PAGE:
Buffalo Public Schools leaders were taken by surprise by the ransomware attack on the district's network Friday. But they shouldn't have been.
Cybercriminals are particularly fond of targeting government agencies and school districts, which are generally less likely to devote the financial resources necessary to guard against attacks, according to cybersecurity experts.
"It’s very common for schools to be targeted," said Holly Hubert, founder of Amherst-based GlobalSecurityIQ.
According to the K-12 Cybersecurity Resource Center, nearly 350 cyberattacks on school districts or educational agencies were publicly reported in 2019, three times more incidents than the year before. But that figure has been rising over the past year.
Close to home, the Victor Central School District near Rochester was down for a week early last month due to a ransomware attack.
Not only are school districts less likely to hire cybersecurity experts or invest in the outside services needed to prevent ransomware and other cybersecurity attacks, experts said, but school districts have become even more vulnerable because they've had to fast-track new remote learning models due to the coronavirus pandemic.
"They were trying to do the best they could to keep things moving, but obviously if you move too quick, you’re going to leave vulnerabilities that people can take advantage of," said Kyle Cavalieri, president of the Buffalo-based Avalon Cyber, which has offices in multiple states.
He referenced information from the FBI and Department of Homeland Security stating that more than half of reported ransomware attacks on state and local governments and schools in August and September involved schools, which keep valuable, confidential information and are less likely to have top-level cybersecurity.
"They’re kind of low-hanging fruit," he said.
And ransomware is only one type of cybersecurity threat.
Cavalieri, whose company has worked with roughly half a dozen schools and districts to address cybersecurity incidents over the past year, said he worked with a Long Island school that had its website defaced. Not only was the main website altered, but the criminal hackers also managed to access Zoom meetings for classes, change school grades, and send emails to parents and students.
That school, North Shore Hebrew Academy, had anti-Semitic slurs and Nazi images posted on its website, followed later by Zoom class break-ins. It subsequently made national news in December.
"It was terrible," said Cavalieri, whose company has been cooperating with the FBI to investigate the attack.
For schools and districts he's dealt with, he said, getting schools back online has ranged from days to weeks.
Experts say that the length of time it will take for the Buffalo Public Schools to get back online depends on the district's backup measures and advance planning.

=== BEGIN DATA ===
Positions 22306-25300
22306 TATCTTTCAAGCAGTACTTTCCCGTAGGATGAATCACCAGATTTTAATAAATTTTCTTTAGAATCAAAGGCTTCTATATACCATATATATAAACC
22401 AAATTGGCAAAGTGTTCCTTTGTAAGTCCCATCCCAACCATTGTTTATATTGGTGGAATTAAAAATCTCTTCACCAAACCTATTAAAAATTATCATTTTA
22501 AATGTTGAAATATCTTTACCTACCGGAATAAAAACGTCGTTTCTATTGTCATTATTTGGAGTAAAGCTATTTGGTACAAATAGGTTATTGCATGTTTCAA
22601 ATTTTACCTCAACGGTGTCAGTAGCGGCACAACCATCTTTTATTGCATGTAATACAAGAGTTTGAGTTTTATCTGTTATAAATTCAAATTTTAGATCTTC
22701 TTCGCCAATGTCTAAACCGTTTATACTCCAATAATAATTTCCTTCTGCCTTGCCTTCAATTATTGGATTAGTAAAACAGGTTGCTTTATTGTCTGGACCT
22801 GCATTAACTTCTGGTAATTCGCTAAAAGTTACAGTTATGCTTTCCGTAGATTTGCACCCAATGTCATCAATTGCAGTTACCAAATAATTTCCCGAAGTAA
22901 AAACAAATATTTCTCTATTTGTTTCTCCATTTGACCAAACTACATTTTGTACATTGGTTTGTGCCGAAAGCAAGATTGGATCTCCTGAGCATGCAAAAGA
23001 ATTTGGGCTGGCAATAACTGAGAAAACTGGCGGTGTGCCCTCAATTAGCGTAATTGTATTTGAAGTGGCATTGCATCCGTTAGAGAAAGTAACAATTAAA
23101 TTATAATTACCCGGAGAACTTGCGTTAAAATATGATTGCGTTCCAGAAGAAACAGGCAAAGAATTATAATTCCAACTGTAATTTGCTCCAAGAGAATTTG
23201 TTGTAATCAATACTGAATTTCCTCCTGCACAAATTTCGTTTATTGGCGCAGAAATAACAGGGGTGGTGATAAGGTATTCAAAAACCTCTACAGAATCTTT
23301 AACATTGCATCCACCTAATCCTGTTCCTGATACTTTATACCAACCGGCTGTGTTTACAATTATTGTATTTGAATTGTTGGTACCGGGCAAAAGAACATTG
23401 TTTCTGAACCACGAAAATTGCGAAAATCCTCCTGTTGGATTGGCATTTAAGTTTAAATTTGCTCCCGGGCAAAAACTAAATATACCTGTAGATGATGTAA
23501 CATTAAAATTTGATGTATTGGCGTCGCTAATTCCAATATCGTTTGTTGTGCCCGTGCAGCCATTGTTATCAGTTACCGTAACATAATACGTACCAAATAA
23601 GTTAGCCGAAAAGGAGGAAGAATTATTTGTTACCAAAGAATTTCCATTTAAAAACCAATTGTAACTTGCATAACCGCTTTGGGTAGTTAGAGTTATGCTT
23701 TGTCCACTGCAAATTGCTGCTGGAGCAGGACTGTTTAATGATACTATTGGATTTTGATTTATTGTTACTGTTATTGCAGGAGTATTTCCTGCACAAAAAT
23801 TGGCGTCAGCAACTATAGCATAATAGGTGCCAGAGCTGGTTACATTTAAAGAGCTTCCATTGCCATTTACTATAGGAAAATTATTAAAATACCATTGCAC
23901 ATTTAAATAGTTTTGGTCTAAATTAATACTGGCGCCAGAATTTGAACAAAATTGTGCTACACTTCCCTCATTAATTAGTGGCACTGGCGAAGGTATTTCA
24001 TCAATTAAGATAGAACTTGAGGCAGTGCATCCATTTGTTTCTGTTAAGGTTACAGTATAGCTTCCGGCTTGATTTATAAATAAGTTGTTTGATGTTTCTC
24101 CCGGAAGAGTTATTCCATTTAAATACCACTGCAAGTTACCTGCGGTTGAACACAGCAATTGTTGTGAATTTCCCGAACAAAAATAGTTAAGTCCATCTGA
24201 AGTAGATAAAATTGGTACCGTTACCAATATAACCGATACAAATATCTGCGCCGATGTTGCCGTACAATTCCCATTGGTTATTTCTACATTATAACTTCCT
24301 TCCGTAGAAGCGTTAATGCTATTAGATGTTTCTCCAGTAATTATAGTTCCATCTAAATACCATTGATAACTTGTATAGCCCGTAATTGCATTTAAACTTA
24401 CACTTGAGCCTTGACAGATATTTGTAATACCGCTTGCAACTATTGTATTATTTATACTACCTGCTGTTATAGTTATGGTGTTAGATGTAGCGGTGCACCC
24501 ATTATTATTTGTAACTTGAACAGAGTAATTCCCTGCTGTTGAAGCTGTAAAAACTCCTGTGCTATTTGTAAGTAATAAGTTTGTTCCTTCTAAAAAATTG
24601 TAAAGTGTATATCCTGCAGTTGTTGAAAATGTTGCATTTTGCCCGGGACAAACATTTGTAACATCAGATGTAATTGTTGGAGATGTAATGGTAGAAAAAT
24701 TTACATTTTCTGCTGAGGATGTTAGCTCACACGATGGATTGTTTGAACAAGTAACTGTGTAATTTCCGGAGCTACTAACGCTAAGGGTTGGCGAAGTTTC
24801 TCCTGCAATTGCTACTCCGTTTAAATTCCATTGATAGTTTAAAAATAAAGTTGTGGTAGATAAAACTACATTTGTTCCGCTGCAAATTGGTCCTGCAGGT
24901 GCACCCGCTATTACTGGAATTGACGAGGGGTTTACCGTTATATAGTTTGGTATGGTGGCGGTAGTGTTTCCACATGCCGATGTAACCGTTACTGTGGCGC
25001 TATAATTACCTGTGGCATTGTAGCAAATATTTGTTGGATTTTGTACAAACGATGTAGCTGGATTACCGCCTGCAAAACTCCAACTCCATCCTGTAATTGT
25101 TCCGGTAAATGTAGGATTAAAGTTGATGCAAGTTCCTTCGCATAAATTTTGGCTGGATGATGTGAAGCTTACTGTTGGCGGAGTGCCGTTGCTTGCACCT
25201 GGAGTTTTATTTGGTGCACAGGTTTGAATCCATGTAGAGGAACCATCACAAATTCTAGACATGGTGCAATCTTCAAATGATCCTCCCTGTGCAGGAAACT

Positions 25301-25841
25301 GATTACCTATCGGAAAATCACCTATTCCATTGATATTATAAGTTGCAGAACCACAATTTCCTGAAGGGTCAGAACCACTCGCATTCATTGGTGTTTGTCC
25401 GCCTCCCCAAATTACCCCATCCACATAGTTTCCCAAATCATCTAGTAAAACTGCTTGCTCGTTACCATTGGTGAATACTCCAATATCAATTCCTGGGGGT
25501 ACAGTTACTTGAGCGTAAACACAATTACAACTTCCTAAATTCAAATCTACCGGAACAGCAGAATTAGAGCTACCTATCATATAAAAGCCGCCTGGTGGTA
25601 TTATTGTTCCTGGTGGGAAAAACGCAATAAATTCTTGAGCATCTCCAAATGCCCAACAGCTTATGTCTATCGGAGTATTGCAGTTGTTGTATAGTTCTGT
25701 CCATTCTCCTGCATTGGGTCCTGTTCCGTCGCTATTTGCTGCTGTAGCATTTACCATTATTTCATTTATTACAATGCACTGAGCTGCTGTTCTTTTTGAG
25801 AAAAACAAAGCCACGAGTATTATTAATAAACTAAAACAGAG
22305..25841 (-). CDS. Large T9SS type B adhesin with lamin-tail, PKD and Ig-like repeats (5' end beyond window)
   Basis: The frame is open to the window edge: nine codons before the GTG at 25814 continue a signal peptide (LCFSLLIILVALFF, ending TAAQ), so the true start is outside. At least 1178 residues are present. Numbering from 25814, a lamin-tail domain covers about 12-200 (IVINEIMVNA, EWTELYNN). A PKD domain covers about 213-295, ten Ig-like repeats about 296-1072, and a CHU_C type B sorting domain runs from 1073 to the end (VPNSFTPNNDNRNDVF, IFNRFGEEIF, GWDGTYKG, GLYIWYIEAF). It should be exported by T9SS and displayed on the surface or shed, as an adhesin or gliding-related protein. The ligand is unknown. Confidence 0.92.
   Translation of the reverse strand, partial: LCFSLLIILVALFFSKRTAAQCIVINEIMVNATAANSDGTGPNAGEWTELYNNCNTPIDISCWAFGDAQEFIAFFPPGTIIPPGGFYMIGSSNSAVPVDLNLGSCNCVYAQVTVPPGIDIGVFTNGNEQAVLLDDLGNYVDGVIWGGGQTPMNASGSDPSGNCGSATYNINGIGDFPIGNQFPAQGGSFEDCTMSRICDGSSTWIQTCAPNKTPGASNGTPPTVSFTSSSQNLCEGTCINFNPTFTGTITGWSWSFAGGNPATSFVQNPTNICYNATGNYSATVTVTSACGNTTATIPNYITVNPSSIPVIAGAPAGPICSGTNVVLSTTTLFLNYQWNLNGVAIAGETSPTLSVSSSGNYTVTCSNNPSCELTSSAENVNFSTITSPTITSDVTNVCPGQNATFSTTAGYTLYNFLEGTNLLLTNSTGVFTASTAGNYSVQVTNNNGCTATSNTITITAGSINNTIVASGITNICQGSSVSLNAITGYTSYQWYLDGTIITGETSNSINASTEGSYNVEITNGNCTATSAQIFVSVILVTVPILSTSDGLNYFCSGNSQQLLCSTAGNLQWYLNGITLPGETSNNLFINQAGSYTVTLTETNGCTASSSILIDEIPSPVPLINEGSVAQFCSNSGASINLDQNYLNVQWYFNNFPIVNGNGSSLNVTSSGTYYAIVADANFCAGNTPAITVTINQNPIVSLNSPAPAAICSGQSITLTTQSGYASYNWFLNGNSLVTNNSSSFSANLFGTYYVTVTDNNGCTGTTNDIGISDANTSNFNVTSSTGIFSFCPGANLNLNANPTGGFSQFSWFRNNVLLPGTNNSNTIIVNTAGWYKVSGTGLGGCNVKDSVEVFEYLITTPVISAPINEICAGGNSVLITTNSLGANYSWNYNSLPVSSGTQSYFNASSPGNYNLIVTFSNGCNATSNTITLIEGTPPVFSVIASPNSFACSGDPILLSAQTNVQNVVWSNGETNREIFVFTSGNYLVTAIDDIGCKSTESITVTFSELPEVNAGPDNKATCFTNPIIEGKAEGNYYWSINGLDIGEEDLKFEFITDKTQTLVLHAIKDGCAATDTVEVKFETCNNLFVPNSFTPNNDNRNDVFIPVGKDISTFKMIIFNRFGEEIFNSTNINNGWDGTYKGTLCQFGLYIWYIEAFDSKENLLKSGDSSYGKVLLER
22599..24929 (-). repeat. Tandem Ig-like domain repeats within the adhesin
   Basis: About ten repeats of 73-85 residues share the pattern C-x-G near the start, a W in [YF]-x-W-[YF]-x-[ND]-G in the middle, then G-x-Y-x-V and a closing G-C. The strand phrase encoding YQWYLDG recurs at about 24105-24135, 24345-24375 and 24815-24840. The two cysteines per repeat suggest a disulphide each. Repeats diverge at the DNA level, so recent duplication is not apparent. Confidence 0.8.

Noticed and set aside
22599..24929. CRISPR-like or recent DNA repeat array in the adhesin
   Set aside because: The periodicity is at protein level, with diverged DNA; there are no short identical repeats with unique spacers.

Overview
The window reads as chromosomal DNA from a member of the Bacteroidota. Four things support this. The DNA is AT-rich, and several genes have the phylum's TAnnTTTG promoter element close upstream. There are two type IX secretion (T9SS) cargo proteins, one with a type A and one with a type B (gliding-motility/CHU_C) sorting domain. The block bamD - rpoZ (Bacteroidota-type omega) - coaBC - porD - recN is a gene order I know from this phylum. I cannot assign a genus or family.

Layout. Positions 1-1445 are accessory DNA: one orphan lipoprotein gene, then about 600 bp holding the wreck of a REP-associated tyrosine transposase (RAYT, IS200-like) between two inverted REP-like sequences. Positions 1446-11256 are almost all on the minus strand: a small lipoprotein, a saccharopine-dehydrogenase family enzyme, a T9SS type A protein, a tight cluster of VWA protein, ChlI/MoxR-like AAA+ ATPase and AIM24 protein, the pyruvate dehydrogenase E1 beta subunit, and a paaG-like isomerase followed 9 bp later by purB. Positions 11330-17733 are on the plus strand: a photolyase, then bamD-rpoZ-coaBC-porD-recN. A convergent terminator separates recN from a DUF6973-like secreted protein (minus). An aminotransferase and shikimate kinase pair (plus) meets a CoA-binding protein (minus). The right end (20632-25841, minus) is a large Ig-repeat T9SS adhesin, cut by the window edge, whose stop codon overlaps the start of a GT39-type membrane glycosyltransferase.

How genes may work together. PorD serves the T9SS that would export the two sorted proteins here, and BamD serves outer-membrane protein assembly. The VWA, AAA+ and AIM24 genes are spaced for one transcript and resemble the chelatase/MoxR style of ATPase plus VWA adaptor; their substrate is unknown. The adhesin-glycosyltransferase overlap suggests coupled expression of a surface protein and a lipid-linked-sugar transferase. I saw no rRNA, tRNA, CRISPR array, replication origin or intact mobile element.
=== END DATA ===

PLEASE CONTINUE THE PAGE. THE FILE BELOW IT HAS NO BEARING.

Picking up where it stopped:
"It depends on their level of preparedness," Hubert said.
Cavalieri said the Buffalo Public Schools are likely in the process of working with GreyCastle Security to figure out not only how the attacker got into the network to take it over, but also whether there are any other back-door mechanisms left by the bad actor that are sitting dormant, waiting to be opened if the main hole in the system gets plugged.
"These types of things just take time," he said.
The pressure to get the school district network up and running is immense since many students are still working remotely, and the district has been preparing to bring more grades back into the classroom starting Monday.
"The District is working with technology industry experts and law enforcement authorities to resolve the ransomware attack we experienced on Friday morning. We are continuing to work throughout the weekend to protect and recover our information systems. We will let you know by Sunday afternoon whether we will be returning to school on Monday," said district spokeswoman Elena Cala in an email Saturday.
The district is also likely to be faced with the decision of whether to pay any ransom demand. Law enforcement representatives discourage payment to criminals, even though payment is sometimes the fastest and cheapest way to quickly bring back a down system and even though it rewards the criminal.
"I really don’t ever advocate paying unless they really, really have to," said Hubert, a former FBI agent who specialized in cybercrime. "Trying to roll back and leverage your backups is really your best course of action."
Some organizations and businesses, however, feel that because of their circumstances, they need to pay to keep operating and may negotiate with the hackers to lower the ransom demand, Cavalieri said. The criminals then provide the unlock codes to encourage future victims to pay up.
Ultimately, however, cyberattack prevention needs to be a priority, particularly for school districts and other public agencies that tend to shortchange this type of work. It's not enough to have a good information technology staff, Hubert said. Cybersecurity is its own specialty, similar to physicians in the medical field, who are not equipped to deal with every type of illness or surgery.
"When law enforcement leaves and computer systems go back online, what back doors could have been left behind?" Hubert said. "Really, your job is just beginning."